Testosterone therapy increases the short-term risk of venous thromboembolism (VTE) among men regardless of hypogonadism status, according to a new study.
In a case-crossover study, testosterone therapy was associated with significant 2.3- and 2.0-fold increased odds of VTE in men with and without hypogonadism, respectively, after adjusting for age, Rob F. Walker, MPH, and colleagues reported in JAMA Internal Medicine.
Using the IBM MarketScan Commercial Claims and Encounter Database and the Medicare Supplemental Database, the investigators identified 39,622 men with VTE cases who were free of cancer at baseline and had 12 months of continuous enrollment in an insurance plan before the VTE event.
“To our knowledge, we had the largest number of cases included in a study evaluating testosterone therapy as a potential VTE risk factors,” the investigators wrote.
Of the 3110 men with hypogonadism, 1330 (42.8%) were prescribed testosterone in the 12 months before their VTE event. Of the 36,512 men without hypogonadism, 374 (1.0%) were prescribed testosterone in the 12 months prior to their VTE event.
The investigators defined exposure case periods of 6 months, 3 months, and 1 month before the incident VTE event, with equivalent exposure control periods starting 6 months before the corresponding case period. Each case patient served as his own control. Walker and his collaborators defined case periods based on the time that testosterone therapy is thought to affect pathophysiologic factors known to increase VTE risk.
Among men without hypogonadism, testosterone prescriptions were more common in the 6 months immediately before the VTE event (294 men) than in the control period (177 men). Testosterone use in the 1-, 3, and 6-month case periods was significantly associated with 1.96-, 2.02-, and 2.46-fold increased odds of VTE, respectively, compared with testosterone use in the equivalent control periods in adjusted analyses.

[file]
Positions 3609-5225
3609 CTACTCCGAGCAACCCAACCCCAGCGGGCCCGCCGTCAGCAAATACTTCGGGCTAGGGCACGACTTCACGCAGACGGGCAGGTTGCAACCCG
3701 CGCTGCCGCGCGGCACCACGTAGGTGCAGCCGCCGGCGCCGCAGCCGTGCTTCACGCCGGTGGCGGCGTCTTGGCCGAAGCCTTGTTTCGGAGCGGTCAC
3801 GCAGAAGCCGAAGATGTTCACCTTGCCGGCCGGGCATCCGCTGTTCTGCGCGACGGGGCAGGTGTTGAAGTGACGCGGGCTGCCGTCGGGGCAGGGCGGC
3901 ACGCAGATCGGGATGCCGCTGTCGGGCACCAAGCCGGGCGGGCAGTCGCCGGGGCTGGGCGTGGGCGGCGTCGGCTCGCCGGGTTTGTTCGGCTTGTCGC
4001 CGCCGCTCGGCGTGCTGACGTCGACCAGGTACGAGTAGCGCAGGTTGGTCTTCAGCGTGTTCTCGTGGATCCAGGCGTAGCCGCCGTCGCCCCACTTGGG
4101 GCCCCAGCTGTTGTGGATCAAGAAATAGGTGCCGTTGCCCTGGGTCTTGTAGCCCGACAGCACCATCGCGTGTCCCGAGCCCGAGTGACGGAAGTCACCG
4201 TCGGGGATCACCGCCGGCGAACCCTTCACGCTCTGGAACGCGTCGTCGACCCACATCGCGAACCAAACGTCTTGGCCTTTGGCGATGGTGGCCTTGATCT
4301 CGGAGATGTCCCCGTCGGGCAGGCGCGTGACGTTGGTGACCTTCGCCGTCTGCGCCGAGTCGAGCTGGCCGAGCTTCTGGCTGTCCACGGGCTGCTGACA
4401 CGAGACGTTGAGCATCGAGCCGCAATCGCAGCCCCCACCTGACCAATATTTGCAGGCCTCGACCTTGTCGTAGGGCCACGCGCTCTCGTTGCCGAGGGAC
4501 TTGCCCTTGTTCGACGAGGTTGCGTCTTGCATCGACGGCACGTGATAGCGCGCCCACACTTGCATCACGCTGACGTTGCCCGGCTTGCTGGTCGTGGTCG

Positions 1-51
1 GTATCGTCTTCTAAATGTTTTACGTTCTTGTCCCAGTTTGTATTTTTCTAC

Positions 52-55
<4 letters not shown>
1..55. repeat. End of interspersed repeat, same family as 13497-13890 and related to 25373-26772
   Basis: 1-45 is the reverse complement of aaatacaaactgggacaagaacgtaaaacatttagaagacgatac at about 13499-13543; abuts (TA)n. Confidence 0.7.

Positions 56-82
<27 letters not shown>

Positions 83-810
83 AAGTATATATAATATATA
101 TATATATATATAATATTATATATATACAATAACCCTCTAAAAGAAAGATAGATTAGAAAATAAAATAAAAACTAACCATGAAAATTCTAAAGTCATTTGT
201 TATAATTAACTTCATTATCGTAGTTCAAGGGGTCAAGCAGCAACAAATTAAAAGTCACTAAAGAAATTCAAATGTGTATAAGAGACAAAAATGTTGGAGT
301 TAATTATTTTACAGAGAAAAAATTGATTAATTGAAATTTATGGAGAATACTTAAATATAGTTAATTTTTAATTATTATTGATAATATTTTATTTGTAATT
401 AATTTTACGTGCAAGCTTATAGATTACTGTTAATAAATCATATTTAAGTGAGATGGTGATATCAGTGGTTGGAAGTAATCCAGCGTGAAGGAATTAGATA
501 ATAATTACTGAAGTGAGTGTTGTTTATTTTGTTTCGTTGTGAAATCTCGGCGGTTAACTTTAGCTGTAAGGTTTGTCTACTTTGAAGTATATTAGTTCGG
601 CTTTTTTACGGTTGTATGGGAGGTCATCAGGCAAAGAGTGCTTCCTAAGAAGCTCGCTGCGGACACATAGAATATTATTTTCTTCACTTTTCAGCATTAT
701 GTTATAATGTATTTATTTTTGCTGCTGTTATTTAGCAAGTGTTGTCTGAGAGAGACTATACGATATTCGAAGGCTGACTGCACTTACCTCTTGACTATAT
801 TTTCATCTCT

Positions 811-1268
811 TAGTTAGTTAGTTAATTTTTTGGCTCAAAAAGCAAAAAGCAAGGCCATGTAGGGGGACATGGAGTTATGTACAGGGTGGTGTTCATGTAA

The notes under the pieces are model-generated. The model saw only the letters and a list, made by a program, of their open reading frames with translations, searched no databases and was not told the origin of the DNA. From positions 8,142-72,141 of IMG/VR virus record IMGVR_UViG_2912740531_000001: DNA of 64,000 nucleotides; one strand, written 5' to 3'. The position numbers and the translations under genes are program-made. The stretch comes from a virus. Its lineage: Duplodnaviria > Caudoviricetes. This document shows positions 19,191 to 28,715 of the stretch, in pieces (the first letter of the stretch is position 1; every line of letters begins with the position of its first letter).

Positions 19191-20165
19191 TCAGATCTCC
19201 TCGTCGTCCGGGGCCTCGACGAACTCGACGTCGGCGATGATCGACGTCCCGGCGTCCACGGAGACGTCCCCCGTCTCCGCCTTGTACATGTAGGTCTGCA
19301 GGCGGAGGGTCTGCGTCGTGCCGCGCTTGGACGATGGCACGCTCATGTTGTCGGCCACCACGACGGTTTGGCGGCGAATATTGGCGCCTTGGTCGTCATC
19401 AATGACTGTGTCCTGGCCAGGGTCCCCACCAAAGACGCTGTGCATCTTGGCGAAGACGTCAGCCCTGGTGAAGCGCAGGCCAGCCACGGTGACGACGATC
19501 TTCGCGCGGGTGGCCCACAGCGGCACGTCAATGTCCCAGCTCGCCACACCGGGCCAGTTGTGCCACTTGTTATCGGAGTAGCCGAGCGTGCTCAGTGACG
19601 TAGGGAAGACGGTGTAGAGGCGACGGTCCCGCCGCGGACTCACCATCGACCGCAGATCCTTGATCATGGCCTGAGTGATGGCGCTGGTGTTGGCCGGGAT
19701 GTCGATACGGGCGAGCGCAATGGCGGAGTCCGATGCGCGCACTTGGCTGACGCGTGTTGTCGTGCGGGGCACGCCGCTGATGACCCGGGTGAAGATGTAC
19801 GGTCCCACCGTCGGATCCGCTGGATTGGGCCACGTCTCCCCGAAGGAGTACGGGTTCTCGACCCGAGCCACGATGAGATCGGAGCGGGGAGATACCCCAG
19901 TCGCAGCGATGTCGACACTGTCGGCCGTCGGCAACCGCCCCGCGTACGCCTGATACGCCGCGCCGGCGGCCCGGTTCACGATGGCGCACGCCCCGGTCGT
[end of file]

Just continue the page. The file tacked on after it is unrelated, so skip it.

Among men with hypogonadism, testosterone use also was higher in during 6-month case period (1069 men) than in the control period (697 men). Testosterone use in the 1-, 3-, and 6-month case periods were significantly associated with approximately 1.66-, 2.28-, and 2.32-fold increased odds of VTE, respectively, compared with the control periods 6 months earlier after adjusting for confounding variables.
The study found no significant difference in VTE risk among the various routes of testosterone administration.
“Men experiencing common symptoms that result from natural aging have considered testosterone therapy as a treatment; however, men without hypogonadism should assess cardiovascular disease risk with their physicians before prescription to minimize adverse cardiovascular outcomes,” Walker’s team concluded.